The photoinitiator (P1) plays a key role in UV-curable systems by generating the reactive species, free radicals, or ions, which initiate the polymerization of the multifunctional monomers and2 This component has a great influence on. the curing rate and curing depth, the double-bond conversion (DBC), and the storage life and surface cure of such formulations. However, the performance of all PIs strongly depends on the type of formulation. Among the large group of P1 structures for free radical polymerization, benzophenone (BP) (Figure 1) is one of the most widely used PIs because of its low costs, universal applicability, and good reactivity. One of the major drawbacks of this system is that coinitiators, commonly tertiary amines, are, used, and they give rise to odor, discoloration, and migration. Recently is has been shown by differential scanning photocalorimetry experiments using lauryl acrylate (LA) as monomer that 1 ,5-diphenylpenta- 1 ,4-diyn-3-one (DPD) has given surprisingly high activity for the DBC and rate of polymerization (Rn) at low P1 concentrations (0.025 M; 0.34 wt%) and even without any coinitiator. By the application of monomers with abstractable hydrogens, significant improvement in the photoreactivity has been observed (Figure 2). Ultraviolet—visible spectroscopy has revealed strong absorption up to 350 nm (Figure 3) which could be explained by a cross-conjugation effect. Steady-state photolysis experiments (SSP) have proven that the photochemistry of this compound is significantly faster than that of.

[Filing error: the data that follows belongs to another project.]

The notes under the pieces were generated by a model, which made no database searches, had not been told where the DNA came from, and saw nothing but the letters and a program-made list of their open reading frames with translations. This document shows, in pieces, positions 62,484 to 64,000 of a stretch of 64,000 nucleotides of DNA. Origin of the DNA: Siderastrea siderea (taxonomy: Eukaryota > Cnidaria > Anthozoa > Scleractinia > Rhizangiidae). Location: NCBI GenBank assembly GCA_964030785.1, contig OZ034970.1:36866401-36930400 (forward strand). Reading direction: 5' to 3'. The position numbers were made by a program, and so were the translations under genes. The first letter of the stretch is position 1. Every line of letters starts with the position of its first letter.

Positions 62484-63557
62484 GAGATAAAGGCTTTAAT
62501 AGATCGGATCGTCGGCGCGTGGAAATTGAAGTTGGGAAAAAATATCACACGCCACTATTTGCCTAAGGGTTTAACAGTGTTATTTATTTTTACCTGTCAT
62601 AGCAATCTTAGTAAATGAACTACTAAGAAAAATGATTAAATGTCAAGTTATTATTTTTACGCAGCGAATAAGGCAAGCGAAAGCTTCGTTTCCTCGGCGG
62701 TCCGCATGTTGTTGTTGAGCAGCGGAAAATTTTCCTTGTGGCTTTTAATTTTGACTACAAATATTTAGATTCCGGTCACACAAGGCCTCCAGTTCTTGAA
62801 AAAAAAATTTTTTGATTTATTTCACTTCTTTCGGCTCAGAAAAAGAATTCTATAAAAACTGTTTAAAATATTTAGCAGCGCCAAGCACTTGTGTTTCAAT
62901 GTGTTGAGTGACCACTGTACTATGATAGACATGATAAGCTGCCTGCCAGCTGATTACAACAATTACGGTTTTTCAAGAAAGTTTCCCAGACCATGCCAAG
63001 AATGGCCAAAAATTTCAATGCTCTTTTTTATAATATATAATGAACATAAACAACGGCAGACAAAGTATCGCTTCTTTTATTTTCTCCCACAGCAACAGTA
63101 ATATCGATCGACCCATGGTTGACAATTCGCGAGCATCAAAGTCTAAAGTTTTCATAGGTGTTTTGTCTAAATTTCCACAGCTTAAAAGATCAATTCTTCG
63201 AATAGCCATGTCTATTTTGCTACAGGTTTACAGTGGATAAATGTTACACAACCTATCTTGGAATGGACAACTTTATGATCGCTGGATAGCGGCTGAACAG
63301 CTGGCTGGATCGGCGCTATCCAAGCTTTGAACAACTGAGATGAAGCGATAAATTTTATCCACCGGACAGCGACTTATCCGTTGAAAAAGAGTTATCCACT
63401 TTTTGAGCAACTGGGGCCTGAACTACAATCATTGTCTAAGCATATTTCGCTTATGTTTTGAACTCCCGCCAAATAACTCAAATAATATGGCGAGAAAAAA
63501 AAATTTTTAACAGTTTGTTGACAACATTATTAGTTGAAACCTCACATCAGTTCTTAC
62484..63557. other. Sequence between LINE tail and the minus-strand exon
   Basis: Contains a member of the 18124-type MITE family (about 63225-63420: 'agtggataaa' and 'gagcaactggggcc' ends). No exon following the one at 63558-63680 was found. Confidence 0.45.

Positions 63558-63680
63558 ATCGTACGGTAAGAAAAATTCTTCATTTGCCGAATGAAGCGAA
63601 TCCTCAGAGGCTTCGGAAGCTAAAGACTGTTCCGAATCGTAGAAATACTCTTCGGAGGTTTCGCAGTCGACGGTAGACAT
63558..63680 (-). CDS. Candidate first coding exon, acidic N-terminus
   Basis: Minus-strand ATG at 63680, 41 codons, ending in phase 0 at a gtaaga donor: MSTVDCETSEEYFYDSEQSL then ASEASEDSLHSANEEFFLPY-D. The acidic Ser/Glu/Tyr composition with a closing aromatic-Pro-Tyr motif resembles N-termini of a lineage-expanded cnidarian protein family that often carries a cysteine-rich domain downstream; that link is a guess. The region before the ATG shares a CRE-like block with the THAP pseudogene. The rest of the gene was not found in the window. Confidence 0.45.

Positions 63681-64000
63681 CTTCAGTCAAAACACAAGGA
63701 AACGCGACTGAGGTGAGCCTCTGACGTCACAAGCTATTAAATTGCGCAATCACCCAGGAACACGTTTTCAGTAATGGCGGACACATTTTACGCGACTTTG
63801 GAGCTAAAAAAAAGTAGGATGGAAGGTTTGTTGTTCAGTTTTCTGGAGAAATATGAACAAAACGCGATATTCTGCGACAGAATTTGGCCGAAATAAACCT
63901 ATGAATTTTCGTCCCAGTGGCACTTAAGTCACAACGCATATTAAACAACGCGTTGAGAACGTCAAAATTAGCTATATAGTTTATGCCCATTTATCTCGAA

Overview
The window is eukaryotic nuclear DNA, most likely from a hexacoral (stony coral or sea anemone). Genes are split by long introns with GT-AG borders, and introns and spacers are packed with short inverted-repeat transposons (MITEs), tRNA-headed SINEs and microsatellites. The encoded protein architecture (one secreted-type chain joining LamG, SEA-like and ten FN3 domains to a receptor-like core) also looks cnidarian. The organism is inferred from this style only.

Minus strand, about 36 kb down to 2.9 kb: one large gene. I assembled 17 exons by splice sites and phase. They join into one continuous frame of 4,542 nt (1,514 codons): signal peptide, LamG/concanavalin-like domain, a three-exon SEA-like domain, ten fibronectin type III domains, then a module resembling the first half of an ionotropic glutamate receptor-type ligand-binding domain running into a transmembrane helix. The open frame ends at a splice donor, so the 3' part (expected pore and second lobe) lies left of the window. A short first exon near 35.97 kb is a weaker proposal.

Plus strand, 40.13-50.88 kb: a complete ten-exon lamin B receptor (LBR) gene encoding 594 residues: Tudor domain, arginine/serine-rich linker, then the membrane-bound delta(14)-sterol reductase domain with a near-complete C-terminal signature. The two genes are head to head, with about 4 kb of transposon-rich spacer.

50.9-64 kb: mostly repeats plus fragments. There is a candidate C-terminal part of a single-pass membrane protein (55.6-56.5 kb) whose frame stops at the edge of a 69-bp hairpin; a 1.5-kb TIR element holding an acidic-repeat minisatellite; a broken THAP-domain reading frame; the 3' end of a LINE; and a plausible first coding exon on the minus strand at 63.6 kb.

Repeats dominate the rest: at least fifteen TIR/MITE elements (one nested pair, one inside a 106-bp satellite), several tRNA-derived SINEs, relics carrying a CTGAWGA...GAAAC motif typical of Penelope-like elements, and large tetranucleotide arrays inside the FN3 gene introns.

2005 Conference New Cross-Conjugated Photoinitiators